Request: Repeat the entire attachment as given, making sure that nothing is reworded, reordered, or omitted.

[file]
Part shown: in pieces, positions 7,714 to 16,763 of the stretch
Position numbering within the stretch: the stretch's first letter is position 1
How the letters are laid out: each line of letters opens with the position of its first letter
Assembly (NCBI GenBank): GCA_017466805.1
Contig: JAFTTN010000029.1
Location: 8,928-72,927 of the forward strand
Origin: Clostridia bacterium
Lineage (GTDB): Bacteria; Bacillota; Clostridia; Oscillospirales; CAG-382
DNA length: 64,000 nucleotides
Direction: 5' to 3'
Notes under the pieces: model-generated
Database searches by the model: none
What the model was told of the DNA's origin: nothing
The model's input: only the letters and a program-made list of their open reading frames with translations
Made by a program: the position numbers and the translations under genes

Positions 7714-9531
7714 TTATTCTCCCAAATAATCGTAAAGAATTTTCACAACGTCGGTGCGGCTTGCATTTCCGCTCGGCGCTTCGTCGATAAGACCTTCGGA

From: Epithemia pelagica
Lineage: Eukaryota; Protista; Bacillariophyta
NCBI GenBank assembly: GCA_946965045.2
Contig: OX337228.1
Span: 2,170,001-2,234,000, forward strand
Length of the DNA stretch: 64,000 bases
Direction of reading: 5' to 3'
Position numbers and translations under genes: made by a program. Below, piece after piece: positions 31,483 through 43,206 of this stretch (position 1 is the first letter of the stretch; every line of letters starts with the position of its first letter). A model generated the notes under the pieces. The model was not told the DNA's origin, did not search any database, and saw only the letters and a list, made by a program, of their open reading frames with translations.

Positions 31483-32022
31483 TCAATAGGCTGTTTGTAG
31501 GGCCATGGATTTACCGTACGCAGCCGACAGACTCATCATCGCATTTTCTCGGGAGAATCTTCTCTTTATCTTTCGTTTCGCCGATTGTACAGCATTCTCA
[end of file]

Part shown: in pieces, positions 7,714 to 16,763 of the stretch
Position numbering within the stretch: the stretch's first letter is position 1
How the letters are laid out: each line of letters opens with the position of its first letter
Assembly (NCBI GenBank): GCA_017466805.1
Contig: JAFTTN010000029.1
Location: 8,928-72,927 of the forward strand
Origin: Clostridia bacterium
Lineage (GTDB): Bacteria; Bacillota; Clostridia; Oscillospirales; CAG-382
DNA length: 64,000 nucleotides
Direction: 5' to 3'
Notes under the pieces: model-generated
Database searches by the model: none
What the model was told of the DNA's origin: nothing
The model's input: only the letters and a program-made list of their open reading frames with translations
Made by a program: the position numbers and the translations under genes

Positions 7714-9531
7714 TTATTCTCCCAAATAATCGTAAAGAATTTTCACAACGTCGGTGCGGCTTGCATTTCCGCTCGGCGCTTCGTCGATAAGACCTTCGGA

From: Epithemia pelagica
Lineage: Eukaryota; Protista; Bacillariophyta
NCBI GenBank assembly: GCA_946965045.2
Contig: OX337228.1
Span: 2,170,001-2,234,000, forward strand
Length of the DNA stretch: 64,000 bases
Direction of reading: 5' to 3'
Position numbers and translations under genes: made by a program. Below, piece after piece: positions 31,483 through 43,206 of this stretch (position 1 is the first letter of the stretch; every line of letters starts with the position of its first letter). A model generated the notes under the pieces. The model was not told the DNA's origin, did not search any database, and saw only the letters and a list, made by a program, of their open reading frames with translations.

Positions 31483-32022
31483 TCAATAGGCTGTTTGTAG
31501 GGCCATGGATTTACCGTACGCAGCCGACAGACTCATCATCGCATTTTCTCGGGAGAATCTTCTCTTTATCTTTCGTTTCGCCGATTGTACAGCATTCTCA